Some people may believe that once you get to a certain age, you should slow down and not workout as much as you used to. This couldn’t be further from the truth because you should absolutely continue to remain active in your later years, especially if you’ve always been active. You may have to change the way you exercise, but you shouldn’t stop being active altogether.
Exercise is already known to help you maintain a healthy weight, but there’s many more benefits to exercising regularly that benefit both your physical and mental health. Here are three reasons why you should continue to stay as physically active as possible now and especially into your later years.
#1: Decrease Your Risk of Chronic Disease and Illness
The risk of developing heart disease, stroke, and type 2 diabetes increases as we age, and regular exercise is a great way to keep that risk low. Being overweight contributes to your risk of developing either one of these diseases, so regular exercise paired with a healthy diet is the best way to stay healthy and reduce your risk. Some of the best weight-loss exercises include:
- Interval training
- Weight training
Regular exercise (and a healthy diet) can also reduce your risk of developing certain cancers, such as breast cancer, colon cancer, kidney cancer, and rectal cancer. These cancers (other than having a family history) are associated with being overweight, plus the risk of developing cancer increases as we age.
#2: Improves Mental and Cognitive Health
Engaging in exercise has the ability to improve your mood. High-intensity exercise causes the brain to secrete hormones and neurotransmitters, such as serotonin and dopamine. These hormones along with endorphins are known to increase mood, making you feel happier and more calm.
These feel-good hormones are important in later life because older adults are also likely to suffer from depression— especially if they’re isolated from the outside world. So exercising can be twice as beneficial for the mental health of older adults: the act of engaging in exercise boosts mood, while exercising with others is great for socialization.
Another concern that comes with older age is cognitive decline. Dementia in all of its forms, including Alzheimer’s disease (which is the most common type of dementia), is more likely to occur in older individuals. There is some research that suggests that an active lifestyle can help decrease the risk of Alzheimer’s disease. High-intensity aerobic exercises such as walking and running can help improve brain function.
#3: Keeps You Independent
Something else that tends to happen as we get older is a decline in mobility. Bones and joints become weaker, which can also affect balance and then we’re at a higher risk of falling and getting seriously injured. Those with limited mobility are more likely to have to live in an assisted living facility— where senior citizens don’t always have the best quality of life. Those with limited mobility especially are at a higher risk of experiencing nursing home neglect and abuse, with some examples being:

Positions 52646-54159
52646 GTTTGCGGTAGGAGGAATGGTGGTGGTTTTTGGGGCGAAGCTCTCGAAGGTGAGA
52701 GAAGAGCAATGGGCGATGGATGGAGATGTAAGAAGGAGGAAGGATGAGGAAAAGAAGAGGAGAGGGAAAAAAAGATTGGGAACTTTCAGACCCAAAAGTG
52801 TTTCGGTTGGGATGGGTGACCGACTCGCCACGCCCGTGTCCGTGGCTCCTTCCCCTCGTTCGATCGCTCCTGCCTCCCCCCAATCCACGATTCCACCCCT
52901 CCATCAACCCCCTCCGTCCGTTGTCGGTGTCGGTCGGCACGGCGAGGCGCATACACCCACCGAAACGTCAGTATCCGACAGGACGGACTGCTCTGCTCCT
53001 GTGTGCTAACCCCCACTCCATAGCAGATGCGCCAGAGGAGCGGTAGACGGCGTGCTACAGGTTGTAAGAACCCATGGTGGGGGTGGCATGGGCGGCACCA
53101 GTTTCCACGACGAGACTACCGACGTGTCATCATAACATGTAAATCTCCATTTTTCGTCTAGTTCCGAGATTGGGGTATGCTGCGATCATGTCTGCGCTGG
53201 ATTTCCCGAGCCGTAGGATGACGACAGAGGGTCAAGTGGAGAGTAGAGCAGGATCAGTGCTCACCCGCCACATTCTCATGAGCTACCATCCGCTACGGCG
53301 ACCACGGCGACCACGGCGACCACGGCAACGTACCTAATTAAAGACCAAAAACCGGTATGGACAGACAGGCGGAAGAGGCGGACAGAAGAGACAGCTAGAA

- Broken bones and fractures
- Choking accidents
- Developing bed sores from being left in one position too long
- Evidence of physical restraint
- Medication errors
- Physical and sexual abuse
- Wheelchair accidents when transitioning in/out of the wheelchair
Fortunately, regular exercise (paired with a nutritious diet) can help you keep your mobility and allow you to remain independent. Exercises, such as walking, jogging, pilates, yoga, and light weight lifting can all help strengthen bones, joints, and muscles.
Combine this with a diet rich in vitamin D and calcium, and you’ll be able to combat bone-related illnesses such as osteoporosis. Of course you should consult with your doctor before starting any strict diets or vigorous exercise routines.
If you’re already older and you’ve never really been active, it’s not too late to get started. As long as you still have some mobility, you can reap these three benefits of staying active. Just remember that you should always start with moderate, low-impact exercises or with whatever your doctor recommends. You should also stretch really well before and after engaging in exercise to protect your joints.
Even if you’re not in your later years, you’ll still be able to reap these same benefits now. In fact, starting to live a more active lifestyle as early as possible gives you a better chance of maintaining this lifestyle later in life, making it much easier for you to remain active in later life.